The most common serious illness is pneumonia, which can be acquired in the community or in the hospital. Despite all of the new technologies and advances, pneumonia is still difficult to detect clinically due to the lack of a “gold standard” way of diagnosis. This ambiguity is at least partly to blame for the overuse and abuse of antibiotics in the community and in hospitals, and it seems likely that this practice is a major driver of antibiotic resistance. Biomarkers have the potential to enhance the clinical assessment of a patient with a clinical suspicion of pneumonia. C-reactive protein and procalcitonin have been widely investigated and utilised in clinical practice, and their function in triage, diagnosis, risk stratification, monitoring clinical progress, and antibiotic stewardship has been well evaluated. Both biomarkers demonstrated that its usage as an adjunct tool might be beneficial in the treatment of pneumonia.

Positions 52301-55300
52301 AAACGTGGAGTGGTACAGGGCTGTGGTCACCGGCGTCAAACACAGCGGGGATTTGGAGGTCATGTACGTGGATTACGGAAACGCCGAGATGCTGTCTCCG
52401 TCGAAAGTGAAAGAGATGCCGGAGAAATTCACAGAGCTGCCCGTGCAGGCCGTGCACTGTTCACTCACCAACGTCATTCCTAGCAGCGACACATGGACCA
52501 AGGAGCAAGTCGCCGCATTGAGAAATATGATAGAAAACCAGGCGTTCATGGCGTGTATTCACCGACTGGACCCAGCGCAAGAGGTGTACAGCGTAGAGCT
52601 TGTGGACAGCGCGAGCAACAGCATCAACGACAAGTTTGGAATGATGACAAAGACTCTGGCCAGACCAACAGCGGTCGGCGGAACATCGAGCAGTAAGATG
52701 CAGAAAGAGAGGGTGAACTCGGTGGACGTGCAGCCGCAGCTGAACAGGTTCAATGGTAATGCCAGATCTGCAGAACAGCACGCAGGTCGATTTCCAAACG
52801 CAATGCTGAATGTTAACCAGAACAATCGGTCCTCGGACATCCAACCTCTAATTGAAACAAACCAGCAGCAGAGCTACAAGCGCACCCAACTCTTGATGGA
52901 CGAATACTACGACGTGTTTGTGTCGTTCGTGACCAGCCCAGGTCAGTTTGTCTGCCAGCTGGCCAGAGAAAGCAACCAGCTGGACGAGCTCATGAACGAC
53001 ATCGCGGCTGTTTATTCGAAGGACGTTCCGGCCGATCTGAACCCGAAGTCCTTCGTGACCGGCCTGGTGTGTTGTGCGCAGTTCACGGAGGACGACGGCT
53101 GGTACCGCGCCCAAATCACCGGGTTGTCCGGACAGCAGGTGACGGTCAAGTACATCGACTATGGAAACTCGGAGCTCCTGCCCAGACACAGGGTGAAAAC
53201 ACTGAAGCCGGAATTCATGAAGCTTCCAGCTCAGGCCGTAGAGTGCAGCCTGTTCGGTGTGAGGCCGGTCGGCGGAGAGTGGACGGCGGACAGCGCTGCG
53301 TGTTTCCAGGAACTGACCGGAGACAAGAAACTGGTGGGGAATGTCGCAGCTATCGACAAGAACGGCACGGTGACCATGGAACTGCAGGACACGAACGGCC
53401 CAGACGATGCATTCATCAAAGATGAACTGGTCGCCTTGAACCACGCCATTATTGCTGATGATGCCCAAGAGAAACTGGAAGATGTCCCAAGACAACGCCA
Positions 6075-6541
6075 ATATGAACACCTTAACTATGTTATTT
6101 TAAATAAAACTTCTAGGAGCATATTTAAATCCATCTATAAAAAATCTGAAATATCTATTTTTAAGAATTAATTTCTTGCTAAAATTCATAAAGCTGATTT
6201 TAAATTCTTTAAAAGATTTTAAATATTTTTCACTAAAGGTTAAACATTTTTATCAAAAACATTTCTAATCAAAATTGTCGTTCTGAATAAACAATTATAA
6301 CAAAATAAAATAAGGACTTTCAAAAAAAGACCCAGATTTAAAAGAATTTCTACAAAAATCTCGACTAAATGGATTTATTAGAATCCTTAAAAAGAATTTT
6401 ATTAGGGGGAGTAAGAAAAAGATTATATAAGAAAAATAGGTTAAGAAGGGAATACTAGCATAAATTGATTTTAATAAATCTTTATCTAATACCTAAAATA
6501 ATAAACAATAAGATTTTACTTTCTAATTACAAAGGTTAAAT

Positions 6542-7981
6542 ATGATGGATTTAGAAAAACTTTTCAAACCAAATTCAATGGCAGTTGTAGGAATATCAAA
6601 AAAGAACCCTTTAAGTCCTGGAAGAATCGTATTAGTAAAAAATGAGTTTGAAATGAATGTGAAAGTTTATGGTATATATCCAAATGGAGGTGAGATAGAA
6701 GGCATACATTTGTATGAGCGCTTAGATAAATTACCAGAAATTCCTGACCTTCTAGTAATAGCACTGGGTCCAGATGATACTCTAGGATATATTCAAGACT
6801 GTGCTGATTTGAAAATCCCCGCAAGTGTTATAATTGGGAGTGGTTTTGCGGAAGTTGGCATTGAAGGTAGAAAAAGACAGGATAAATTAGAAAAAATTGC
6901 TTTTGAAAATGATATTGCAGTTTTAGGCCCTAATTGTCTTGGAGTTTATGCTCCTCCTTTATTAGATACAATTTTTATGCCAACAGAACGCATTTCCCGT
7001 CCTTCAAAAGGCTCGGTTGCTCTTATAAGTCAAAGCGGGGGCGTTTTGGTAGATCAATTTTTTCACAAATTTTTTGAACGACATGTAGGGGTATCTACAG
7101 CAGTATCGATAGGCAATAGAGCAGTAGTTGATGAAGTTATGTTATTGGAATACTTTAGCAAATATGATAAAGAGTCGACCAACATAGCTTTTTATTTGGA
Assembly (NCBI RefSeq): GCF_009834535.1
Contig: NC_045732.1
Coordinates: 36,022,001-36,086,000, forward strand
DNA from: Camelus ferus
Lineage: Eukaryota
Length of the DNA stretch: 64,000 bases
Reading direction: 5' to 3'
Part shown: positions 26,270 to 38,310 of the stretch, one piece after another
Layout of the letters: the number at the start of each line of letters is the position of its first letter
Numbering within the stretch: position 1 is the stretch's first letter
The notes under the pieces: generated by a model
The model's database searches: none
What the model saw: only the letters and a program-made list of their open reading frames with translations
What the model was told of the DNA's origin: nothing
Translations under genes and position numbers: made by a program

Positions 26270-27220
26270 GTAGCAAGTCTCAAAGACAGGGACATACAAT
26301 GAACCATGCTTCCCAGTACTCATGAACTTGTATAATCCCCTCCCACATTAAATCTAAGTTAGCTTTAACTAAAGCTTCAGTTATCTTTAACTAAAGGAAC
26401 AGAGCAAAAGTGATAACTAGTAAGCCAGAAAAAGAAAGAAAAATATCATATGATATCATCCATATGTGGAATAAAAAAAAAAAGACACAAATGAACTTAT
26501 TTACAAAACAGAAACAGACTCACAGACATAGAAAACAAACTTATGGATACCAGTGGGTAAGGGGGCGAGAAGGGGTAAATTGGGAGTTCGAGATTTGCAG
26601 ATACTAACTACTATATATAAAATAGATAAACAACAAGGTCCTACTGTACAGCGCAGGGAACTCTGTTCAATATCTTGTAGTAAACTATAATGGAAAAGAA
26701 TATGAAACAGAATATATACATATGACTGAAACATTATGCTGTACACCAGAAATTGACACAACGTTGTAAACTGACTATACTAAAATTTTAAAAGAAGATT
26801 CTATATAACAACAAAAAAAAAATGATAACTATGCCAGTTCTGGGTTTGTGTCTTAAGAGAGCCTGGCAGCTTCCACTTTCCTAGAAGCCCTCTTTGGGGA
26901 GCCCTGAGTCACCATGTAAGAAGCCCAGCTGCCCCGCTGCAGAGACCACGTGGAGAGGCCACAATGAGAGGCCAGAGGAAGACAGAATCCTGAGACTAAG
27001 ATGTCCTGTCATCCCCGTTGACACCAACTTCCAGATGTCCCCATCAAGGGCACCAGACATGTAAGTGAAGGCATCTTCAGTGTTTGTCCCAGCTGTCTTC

Recently, “omics” technologies have been employed as novel methods in pneumonia. These intriguing technologies have the potential to enhance pneumonia care in the near future.